A portrait of 16th and 17th century Italian convent life, set in the vibrant culture of late Renaissance Venice. Early 16th century Venice had 50 convents and about 3,000 nuns. In this book Mary Laven provides an insight into the nuns hidden world. Far from being places of religious devotion, the convents were often little more than dumping-grounds for unmarried women from the upper ranks of Venetian society. Often entering a convent at seven years old, these young women remained emotionally and socially attached to their families and to their way of life outside the convent. Supported by their private incomes, the nuns ate, dressed and behaved as gentlewomen. In contravention of their vows, they followed the latest fashions in hairstyles and footwear, kept lap dogs and threw parties for their relations. But in the 16th and 17th centuries the Counter Reformation was to change all that. Threatened by the advance of Protestantism, the Catholic Church set about reforming its own institutions. A new state magistracy rapidly turned its attentions to policing the nuns' behaviour relentlessly pursuing transgressors on both sides of the convent wall.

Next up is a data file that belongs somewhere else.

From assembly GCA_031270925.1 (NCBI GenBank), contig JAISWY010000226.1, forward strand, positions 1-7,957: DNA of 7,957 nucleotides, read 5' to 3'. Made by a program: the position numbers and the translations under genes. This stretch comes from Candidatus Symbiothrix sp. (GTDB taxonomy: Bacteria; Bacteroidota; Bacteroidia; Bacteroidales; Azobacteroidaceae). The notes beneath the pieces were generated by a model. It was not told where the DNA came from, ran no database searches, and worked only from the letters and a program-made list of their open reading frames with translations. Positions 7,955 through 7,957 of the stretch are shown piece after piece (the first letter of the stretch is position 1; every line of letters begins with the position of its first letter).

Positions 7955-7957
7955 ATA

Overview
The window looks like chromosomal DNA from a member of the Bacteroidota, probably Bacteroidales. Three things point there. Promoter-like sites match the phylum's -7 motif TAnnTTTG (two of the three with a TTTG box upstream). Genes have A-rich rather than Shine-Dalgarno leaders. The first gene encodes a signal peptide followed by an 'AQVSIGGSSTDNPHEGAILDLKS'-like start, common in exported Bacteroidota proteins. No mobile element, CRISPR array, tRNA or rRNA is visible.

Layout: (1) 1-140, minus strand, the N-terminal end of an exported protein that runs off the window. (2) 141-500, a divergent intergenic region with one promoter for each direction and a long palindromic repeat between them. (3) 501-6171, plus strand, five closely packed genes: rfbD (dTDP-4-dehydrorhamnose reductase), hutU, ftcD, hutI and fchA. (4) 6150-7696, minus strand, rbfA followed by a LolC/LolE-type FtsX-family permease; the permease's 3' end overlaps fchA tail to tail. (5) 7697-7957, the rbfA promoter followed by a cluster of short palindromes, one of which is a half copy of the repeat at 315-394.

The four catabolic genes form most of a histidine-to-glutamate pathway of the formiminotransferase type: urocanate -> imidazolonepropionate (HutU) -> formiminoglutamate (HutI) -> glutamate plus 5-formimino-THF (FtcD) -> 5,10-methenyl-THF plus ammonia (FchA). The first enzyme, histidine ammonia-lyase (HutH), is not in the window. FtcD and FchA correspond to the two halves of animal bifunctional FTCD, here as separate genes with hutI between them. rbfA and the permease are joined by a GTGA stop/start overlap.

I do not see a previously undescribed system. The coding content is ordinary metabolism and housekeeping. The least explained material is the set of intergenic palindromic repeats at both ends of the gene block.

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"Venice was unique in its attitude to nuns and convents. . . . Here, at last, is the most interesting and informative book I have ever read on the subject."About the Author:
Mary Laven is a Fellow of Jesus College, Cambridge. This is her first book.
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Book Description Penguin Books Ltd, 2003. Paperback. Book Condition: New. book. Bookseller Inventory # 0140298290
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